Why wait? We have our sources, too. And they've already revealed some of the exciting details.
The Metropolitan is going to be turned into a "rock and roll destination centre." (Leo loves to say "destination centre.")
There will be less emphasis on a "hall of fame" than originally floated. The Met will become a club, complete with a dance floor and stage for live acts. Dining tables will fill the balcony and part of the main floor. There will be a rooftop bar.
The remodelling will extend to the one-storey building to the south of the Met. which will be the museum, and which will have the most modern video screens to project performers and videos onto the street.
But its the restoration work that will knock your socks off. The lobby and front will be returned to the glory days of the Allan Theatre which predated the Metropolitan movie theatre.
Free Press owner Bob Silver knows more about the Met re-development than Leonard Asper, and now he'll have to explain to editor Bob Cox and publisher Andrew Richie why they got scooped on their own story.
And while we're in the entertainment vein....you may have read that Tom Hanks will be starring in a movie based on an unpublished novel titled How Starbucks Save My Life. It's the true story of an older ad executive who was downsized and had to start over working in a coffee shop.
But has anyone put two and two together and noticed that this is the plot of the movie Talk of theTown that former Winnipegger Nia Vardalos is writing for Hanks. It was all the news in February, and forgotten in March.
Can't wait to see Brad Pitt in The Assassination of Jesse James, the movie partially shot in Winnipeg last year? Well, Script Zone Forums have an early review of the script. It can be read here http://scriptzone.forumculture.net/viewtopic.forum?t=6
Reviewer Frederick J. Chiaventone says:
We can only hope that the drones at Warner Brothers don't have fears of Brad Pitt's image, already somewhat tarnished by the Jennifer Anniston / Angelina Jolie issue, being further damaged by playing a thoroughly unpleasant character.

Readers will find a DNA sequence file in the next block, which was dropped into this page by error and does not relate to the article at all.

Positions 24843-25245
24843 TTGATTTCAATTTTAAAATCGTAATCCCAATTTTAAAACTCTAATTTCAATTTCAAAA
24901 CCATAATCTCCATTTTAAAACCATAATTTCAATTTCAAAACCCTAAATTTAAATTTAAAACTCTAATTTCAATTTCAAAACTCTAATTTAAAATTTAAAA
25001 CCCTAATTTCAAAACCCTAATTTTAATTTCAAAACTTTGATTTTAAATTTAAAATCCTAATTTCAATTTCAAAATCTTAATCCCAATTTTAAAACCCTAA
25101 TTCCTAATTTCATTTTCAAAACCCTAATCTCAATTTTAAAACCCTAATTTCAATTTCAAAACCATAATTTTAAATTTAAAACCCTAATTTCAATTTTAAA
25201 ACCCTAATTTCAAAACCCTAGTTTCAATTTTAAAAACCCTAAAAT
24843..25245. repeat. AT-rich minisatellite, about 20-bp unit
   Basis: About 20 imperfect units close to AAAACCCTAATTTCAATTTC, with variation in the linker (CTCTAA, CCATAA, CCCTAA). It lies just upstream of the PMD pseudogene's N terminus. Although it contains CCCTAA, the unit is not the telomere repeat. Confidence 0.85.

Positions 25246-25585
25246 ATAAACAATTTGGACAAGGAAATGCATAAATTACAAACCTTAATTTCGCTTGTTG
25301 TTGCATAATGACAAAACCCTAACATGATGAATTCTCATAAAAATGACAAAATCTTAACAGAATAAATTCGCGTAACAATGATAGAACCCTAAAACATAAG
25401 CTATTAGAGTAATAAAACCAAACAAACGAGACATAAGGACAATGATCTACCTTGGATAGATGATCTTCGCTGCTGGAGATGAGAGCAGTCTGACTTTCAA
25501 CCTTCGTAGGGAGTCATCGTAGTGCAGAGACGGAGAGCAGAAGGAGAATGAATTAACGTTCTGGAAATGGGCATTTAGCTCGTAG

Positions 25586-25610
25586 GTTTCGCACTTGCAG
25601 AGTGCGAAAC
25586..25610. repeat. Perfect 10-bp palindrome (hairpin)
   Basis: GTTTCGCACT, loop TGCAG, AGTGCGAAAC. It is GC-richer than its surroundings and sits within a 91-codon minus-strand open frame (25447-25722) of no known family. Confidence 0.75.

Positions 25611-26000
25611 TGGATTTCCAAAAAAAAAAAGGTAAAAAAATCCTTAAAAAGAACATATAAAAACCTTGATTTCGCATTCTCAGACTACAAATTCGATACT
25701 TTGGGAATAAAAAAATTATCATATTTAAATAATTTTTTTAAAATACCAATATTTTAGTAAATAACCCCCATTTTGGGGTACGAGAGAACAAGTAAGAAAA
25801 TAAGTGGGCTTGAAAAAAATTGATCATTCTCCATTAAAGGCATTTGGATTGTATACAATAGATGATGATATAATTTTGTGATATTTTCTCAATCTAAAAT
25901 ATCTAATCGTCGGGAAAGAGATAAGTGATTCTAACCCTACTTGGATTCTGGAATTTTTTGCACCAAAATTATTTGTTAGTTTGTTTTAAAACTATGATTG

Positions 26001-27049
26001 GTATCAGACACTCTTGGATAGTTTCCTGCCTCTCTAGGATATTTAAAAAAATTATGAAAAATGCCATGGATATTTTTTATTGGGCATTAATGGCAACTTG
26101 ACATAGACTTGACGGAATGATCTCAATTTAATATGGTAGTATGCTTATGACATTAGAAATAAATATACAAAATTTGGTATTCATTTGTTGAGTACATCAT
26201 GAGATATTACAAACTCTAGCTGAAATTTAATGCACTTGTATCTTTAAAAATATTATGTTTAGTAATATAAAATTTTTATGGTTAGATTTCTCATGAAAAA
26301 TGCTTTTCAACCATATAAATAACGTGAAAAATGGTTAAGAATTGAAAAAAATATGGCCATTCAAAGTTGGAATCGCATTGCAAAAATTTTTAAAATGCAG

Look for the finished film to appear in theaters sometime in November of 2006. If both Dominik and Pitt hold true to their vision of Jesse James we are in for a film which will be well worth the time and effort.
And, finally, regardless of the hometown boosters, we see just how much of a hicktown Winnipeg is. Winnipeg's Imax Theatre has finally converted to allow the showing of 3-D movies. The biggest 3-D movie ever, the new Superman movie Superman Returns will debut June 30, but, according to the Winnipeg Free Press, it won't be shown in 3-D here.
Because of a unique ownership situation, Winnipeg's Imax can't show the movie in 3-D until it completes its 2-D run in the city.
"It's a jurisdictional issue," says Chad Stott , operations manager of the Imax Theatre in the Portage Place Mall. Stott, said he didn't see Superman Returns playing at Imax until September, three months after its opening. Explained the FP yesterday:In most Canadian cities, Imax theatres are owned by Cineplex, which bought the Famous Players chain in 2005. But Winnipeg's has been owned for all its 18 years by the Forks-North Portage Partnership. For decades the major exhibitors and distributors have had a business arrangement that precludes small competitors.
When it opens in 85-90 Imax Theatres across North America, Superman Returns will be as revolutionary as the first talking picture. We'll hear about it on Entertainment Tonight. We'll read about it in the papers from the big cities. But like the smallest of small towns, we won't be part of the revolution for months.
The big movie studios see people aren't going to the movies anymore. They wait to see their movies on cable TV or DVD. So Warner Brothers Pictures plans to give them something they will never be able to see in their homes.
Superman Returns will be the first ever live-action Hollywood feature to be converted from 2D to IMAX 3D. Three or four sections of "Superman", totaling 20 minutes, will be projected in 3-D. A visual cue will indicate when audiences should put on and remove their IMAX 3D glasses (paging Count Floyd).
If it works, it will be a first step toward converting entire live-action films to 3-D.
Nobody is supposed to tell which scenes are in 3-D to keep the surprise, but Greg Foster, Chairman and President of IMAX Filmed Entertainment, may have let something slip.
"We are thrilled that moviegoers will be able to experience Bryan Singer's unique and exhilarating vision. Through the magic of IMAX 3D, they will feel as if they are actually flying alongside the man of steel, weaving in and out of Metropolis."
In 1977, the original Superman movie said you would believe a man can fly. If the 2-D to 3-D process works the way it's designed, in 2006 you'll believe you can fly.
If you're waiting for the Superman movie, you can see the trailer at:http://www.ropeofsilicon.com/trailers.php?id=1236